How I Became My Own Cake Boss

I’m very happy today to introduce a new Accidental Alchemist — Navi, our Cakemaster.  Here’s her foray into fondant, a territory most terrifying to the baking-impaired like me.  — Cat


I always knew that I had a wicked streak — a restless, indulgent urge to bake.  But I couldn’t satisfy it until last summer, when I had some free time to experiment. And when I did, I eventually discovered fondant.

Everyone’s seen fondant cakes by now, like the one I made below,

I might have thought through the inscription a little more carefully — I don’t actually have 61 dads, just one having his 61st birthday. There’s always somethin’.

but most people don’t know what goes into them, and I’m excited to share its craziness with you. If you’re wondering why in the world I love fondant, well, I’ll spill the secret:  it’s the best play dough a baker could ever imagine.



I started out my baking experiment like most folks — partial to traditionally “prettier” (simple butter cream frosting) cakes.  So I started with those, and gradually perfected the technique.

Rose Bouquet Buttercream Cake.

Now don’t think that rose bouquet cake came easily.  I had a few disasters along the way.

I’m not sure what I was thinking at this point.

Once you get the hang of buttercream frosting (as you can see from the above, the technique is not as easy as it looks) then new challenges start to taunt you.  Fondant is one of them, and I immediately fell in love with its beauty and surprising creativity.

What is fondant?


Fondant is a confection largely made of sugar and shortening.  It produces a flexible, colorable, easily shapable candy that quite frankly is the bomb when it comes to decorating cakes.  That’s why you see it used all the time on shows like “Cake Boss” — you simply can’t beat it for its sheer “wow” factor.  You can be your own Michelangelo with this stuff.

From a swarm of bees . . .


Colony? Everyone but the scientists knows it’s a “waddle.”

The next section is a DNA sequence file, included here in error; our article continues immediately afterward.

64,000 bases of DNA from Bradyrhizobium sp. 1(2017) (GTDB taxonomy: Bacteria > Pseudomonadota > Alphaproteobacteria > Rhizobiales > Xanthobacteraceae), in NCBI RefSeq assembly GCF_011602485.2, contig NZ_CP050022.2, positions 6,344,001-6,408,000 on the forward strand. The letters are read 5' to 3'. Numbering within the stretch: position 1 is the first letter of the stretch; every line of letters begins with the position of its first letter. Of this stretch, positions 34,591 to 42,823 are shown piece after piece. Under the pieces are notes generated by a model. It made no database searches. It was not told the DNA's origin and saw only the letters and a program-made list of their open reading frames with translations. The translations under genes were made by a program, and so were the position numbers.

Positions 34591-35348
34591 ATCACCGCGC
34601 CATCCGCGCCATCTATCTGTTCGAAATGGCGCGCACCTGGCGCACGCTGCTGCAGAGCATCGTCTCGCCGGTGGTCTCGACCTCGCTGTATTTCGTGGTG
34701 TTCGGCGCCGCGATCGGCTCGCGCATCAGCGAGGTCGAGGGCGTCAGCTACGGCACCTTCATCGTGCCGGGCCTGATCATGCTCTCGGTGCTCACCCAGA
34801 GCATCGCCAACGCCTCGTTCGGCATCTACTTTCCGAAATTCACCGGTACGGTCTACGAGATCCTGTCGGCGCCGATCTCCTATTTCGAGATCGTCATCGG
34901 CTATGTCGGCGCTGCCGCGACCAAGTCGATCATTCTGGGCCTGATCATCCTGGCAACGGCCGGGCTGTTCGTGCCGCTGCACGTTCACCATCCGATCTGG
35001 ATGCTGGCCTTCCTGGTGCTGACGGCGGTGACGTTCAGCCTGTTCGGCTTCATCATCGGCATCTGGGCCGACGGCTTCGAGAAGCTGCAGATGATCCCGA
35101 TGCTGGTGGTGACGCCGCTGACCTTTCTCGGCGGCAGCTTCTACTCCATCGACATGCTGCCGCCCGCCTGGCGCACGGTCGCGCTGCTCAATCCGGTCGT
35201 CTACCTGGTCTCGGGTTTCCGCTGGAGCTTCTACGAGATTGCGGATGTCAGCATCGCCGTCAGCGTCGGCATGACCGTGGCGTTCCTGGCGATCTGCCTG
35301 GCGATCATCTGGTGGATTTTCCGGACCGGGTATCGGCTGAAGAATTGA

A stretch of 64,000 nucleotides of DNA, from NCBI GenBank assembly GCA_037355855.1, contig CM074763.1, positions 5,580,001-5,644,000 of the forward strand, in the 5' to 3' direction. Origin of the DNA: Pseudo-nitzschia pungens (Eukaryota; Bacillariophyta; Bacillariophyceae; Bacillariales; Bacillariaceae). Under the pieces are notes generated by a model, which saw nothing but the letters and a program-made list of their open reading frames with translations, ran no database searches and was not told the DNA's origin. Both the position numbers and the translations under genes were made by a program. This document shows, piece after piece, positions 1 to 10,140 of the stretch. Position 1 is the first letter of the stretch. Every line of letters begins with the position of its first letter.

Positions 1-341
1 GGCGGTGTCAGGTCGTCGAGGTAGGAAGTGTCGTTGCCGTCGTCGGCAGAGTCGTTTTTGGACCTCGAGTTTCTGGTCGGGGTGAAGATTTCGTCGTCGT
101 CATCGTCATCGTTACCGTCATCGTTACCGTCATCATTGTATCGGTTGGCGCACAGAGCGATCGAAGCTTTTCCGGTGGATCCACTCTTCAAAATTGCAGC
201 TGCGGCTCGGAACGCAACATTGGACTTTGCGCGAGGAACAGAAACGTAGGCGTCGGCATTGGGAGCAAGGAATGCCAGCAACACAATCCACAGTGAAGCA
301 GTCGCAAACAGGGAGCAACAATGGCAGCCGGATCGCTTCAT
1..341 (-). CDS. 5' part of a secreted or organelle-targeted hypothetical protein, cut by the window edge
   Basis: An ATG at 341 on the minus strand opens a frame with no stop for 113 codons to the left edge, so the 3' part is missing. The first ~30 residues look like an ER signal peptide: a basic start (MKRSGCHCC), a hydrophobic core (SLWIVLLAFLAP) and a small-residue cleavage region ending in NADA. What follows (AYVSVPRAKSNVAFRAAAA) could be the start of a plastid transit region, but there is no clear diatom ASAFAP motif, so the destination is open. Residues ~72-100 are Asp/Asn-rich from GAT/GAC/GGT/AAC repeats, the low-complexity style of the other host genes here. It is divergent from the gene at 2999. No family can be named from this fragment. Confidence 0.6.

. . . to a colony of penguins . . .






. . .  you can do almost anything with it.  And the best part of all is that you can buy it prepared if you like.  But if you’re a Do-It-Yourselfer, I’ll share one of my favorite recipes for a marshmallow fondant.  It’s simple, delightfully sweet, and uses ingredients that you probably already have in your pantry or can easily purchase at your supermarket.

Ingredients (makes about 2 lb. fondant):

  • 1 package (16 oz.) white mini marshmallows
  • 5 tablespoons water (2 for immediate use, the rest in reserve)
  • 2 lb. (about 8 cups) sifted confectioners’ sugar
  • 1/2 cup solid vegetable shortening (for example, Crisco)


Step One:  Place marshmallows and 2 tablespoons of the water into a microwave-safe bowl. Microwave 30 seconds on HIGH; stir until mixed well. Microwave 30 seconds and stir again. Continue until the marshmallows are completely melted — it should take 2 to 2 1/2 minutes, but timing depends on your microwave.  Keep an eye on it.  Burned marshmallows smell BAD and you’ll never hear the end of it from your family.

Step Two: Place about 3/4 of the confectioners’ sugar (about 6 cups) on top of the melted marshmallow mixture. Fold sugar into marshmallow mixture. (Flavoring can be added at this point if desired.)

Place the solid vegetable shortening into an easily accessed bowl so you can reach into it with your fingers as you are working. Grease your hands and the counter GENEROUSLY; turn the marshmallow mixture onto the counter. Start kneading the fondant like you would dough. Continue kneading, adding the remaining confectioners’ sugar and re-greasing your hands and the counter so the fondant doesn’t stick. If the marshmallow fondant is tearing easily, it is too dry; add the reserved water (about 1/2 tablespoon at a time) and knead until the fondant forms a firm, smooth elastic ball that will stretch without tearing, about 8 minutes. You can skip the gym today.